The UK has officially opened a permanent military base in the Persian Gulf country of Bahrain, making a military return to the region after a hiatus that lasted more than four decades.
The Duke of York, Prince Andrew, and Bahrain’s Crown Prince Salman bin Hamad Al Khalifah attended the opening ceremony of the UK Naval Support Facility in the tiny island’s Salman Port on Thursday.
The base is located off the coast of Saudi Arabia and has room for up to around 500 Royal Navy personnel, including sailors, soldiers and airmen.
“The aim of the Royal Navy being out here anyway is to enhance and ensure the maritime security in the region, and whether or not that’s law and order on the high seas, countering piracy, countering terrorism, making sure that the high seas are all safe for the free-flow of commerce, the free flow of trade to be able to take place,” UK Maritime Component Commander Commodore Steve Dainton said during the opening ceremony on Thursday.
The base allows the UK Royal Navy to carry out longer-term deployments in the Persian Gulf and makes it easier to provide engineering and logistical support for British ships in the region.
British warships, specially the fleet of advanced Type 45 destroyers, have been struggling to stay afloat in the Persian Gulf’s warmer waters. Constant power failures has on many occasions forced the £1bn warships of this specific class to sail back to the UK and undergo repairs.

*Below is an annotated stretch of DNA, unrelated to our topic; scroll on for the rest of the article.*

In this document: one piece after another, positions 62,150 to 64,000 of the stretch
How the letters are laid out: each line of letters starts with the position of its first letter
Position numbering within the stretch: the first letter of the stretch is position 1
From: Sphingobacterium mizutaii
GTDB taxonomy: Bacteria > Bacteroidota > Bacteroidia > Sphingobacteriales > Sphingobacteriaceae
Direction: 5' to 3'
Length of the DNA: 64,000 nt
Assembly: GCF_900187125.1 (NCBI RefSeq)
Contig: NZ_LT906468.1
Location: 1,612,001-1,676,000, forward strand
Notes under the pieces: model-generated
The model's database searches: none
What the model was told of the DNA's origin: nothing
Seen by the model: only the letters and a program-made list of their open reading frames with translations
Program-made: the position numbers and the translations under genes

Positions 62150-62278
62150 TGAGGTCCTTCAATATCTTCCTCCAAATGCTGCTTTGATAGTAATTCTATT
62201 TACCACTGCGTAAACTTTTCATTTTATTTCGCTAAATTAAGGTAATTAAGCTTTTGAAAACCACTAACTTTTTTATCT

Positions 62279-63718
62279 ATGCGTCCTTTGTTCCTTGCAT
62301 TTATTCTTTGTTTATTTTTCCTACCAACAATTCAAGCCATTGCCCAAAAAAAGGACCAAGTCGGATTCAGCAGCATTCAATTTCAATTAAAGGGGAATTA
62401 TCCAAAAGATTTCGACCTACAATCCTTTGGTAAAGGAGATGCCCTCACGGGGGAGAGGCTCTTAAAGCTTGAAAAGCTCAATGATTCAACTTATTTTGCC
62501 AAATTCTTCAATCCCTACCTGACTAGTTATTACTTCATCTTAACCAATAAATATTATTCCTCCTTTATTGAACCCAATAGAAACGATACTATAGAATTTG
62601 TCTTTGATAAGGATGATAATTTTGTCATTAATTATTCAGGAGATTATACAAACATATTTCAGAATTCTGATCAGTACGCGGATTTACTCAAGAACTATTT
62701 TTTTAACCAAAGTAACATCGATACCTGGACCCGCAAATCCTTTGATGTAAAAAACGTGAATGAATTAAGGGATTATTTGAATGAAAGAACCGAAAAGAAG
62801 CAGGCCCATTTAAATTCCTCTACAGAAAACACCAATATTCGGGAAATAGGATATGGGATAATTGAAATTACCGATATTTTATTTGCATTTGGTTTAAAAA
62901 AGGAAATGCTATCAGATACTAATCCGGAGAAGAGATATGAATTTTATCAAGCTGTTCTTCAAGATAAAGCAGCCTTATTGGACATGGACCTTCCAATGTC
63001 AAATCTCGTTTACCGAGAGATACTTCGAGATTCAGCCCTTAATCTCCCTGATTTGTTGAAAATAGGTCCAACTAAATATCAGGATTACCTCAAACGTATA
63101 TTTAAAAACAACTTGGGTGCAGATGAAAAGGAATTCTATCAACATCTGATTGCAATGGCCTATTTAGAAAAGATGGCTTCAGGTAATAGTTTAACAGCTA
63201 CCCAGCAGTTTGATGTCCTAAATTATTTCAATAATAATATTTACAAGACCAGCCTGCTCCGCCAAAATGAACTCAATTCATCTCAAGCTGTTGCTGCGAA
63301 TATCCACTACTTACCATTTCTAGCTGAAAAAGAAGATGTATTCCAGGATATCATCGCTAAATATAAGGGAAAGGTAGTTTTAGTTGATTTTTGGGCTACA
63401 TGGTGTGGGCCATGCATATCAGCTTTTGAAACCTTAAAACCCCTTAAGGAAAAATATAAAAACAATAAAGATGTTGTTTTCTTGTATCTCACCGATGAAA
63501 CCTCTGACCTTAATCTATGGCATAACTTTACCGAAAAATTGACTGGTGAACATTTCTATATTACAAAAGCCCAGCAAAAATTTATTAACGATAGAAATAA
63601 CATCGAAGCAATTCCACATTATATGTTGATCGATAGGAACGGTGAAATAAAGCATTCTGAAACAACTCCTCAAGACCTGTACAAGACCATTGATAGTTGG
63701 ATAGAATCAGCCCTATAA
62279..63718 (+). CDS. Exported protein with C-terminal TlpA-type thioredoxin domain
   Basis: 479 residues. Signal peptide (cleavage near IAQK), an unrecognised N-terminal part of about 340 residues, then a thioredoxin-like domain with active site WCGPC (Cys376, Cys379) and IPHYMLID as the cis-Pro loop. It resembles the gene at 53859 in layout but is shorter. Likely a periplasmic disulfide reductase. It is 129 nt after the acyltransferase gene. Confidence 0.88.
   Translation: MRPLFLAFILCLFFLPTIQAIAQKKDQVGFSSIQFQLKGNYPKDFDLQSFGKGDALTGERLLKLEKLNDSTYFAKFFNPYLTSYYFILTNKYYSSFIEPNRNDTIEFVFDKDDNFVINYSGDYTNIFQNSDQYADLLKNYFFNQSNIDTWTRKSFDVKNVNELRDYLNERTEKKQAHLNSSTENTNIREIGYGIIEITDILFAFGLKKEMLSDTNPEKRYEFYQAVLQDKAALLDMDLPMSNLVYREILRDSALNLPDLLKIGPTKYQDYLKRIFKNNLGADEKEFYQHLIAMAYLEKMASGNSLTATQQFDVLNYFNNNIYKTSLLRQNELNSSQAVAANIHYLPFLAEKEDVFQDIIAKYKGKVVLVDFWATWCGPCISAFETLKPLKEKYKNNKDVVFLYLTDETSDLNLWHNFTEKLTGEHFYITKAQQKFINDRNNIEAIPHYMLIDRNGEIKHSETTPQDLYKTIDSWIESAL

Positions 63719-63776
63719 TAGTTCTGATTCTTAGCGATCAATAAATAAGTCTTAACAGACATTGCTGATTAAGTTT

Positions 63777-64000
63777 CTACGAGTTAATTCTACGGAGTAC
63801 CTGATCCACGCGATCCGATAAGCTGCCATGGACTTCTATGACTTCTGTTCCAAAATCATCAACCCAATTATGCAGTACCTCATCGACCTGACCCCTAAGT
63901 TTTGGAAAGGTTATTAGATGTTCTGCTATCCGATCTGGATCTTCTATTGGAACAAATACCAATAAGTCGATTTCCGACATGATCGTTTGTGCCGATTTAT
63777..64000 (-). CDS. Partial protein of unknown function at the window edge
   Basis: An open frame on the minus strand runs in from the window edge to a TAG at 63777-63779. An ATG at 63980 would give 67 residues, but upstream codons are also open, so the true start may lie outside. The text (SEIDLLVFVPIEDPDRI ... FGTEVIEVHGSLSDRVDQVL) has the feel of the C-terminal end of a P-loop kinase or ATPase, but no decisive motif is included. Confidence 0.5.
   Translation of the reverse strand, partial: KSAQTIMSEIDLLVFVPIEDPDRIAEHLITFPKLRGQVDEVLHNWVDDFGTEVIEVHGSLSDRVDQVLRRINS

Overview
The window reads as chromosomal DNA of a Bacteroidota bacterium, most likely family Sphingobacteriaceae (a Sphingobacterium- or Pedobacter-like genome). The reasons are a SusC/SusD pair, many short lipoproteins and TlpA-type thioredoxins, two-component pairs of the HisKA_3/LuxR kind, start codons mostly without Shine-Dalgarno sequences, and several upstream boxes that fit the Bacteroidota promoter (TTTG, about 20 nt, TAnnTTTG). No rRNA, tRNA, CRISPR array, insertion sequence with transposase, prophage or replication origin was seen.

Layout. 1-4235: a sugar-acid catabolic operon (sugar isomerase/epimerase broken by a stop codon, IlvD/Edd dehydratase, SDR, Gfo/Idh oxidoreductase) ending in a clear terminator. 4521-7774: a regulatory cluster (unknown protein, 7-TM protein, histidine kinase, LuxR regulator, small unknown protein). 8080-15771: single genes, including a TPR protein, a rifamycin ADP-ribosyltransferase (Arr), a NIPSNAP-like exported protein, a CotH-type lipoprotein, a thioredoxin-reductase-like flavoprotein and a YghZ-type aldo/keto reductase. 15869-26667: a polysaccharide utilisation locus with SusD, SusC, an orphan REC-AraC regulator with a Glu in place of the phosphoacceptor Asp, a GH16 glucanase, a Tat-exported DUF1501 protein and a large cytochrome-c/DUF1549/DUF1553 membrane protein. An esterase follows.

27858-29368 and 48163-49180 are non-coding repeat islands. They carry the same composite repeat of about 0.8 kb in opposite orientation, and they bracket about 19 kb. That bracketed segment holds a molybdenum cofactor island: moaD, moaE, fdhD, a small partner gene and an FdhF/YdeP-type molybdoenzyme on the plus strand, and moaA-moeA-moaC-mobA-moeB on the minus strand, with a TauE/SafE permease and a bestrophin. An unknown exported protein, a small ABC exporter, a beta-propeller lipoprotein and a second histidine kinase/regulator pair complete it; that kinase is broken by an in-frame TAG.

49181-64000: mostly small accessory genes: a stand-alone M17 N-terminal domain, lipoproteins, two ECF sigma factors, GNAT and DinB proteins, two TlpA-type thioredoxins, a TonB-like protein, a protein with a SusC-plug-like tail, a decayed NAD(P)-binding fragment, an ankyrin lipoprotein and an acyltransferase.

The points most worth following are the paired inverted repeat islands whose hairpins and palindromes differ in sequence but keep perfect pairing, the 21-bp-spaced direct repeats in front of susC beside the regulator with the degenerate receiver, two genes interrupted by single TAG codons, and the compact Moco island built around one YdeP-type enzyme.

British warships are facing constant power failures in the Persian Gulf as they fail to cope with the warm waters.
The base is also designed to house mine sweepers and aircraft carriers, but much to the surprise of military experts, it won’t be able to service the Royal Navy’s own flagship, the HMS Queen Elizaebth aircraft career, due to shallow waters.
Bahrain also plays host to the US Navy’s 5th Fleet, which is currently based at the HMS Jufair base.
London first established the HMS Jufair in 1935. The US military first leased space in the base in 1950 and then took control over the entire facility in 1971, following Bahrain’s independence from the British Empire.
The two countries unveiled the plan to reestablish the British base in late 2014 and started construction nearly a year later.
The UK has helped Bahrain’s ruling Al Khalifah monarchy to put down pro-democracy demonstrations across the country over the past years.
Britain shows up after oil discovery
Meanwhile, Bahrain announced on Wednesday that it had discovered off-shore reservoirs of oil, estimated to contain at least 80 billion barrels of tight oil.
Tight oil is a form of light crude oil held in shale deep below the earth’s surface that is extracted with hydraulic fracturing, or fracking, using deep horizontal wells.
“Agreement has been reached with [American oilfield services company] Halliburton to commence drilling on two further appraisal wells in 2018, to further evaluate reservoir potential, optimize completions, and initiate long-term production,” Bahraini Oil Minister Sheikh Mohammed bin Khalifa Al Khalifa told a news conference in Manama.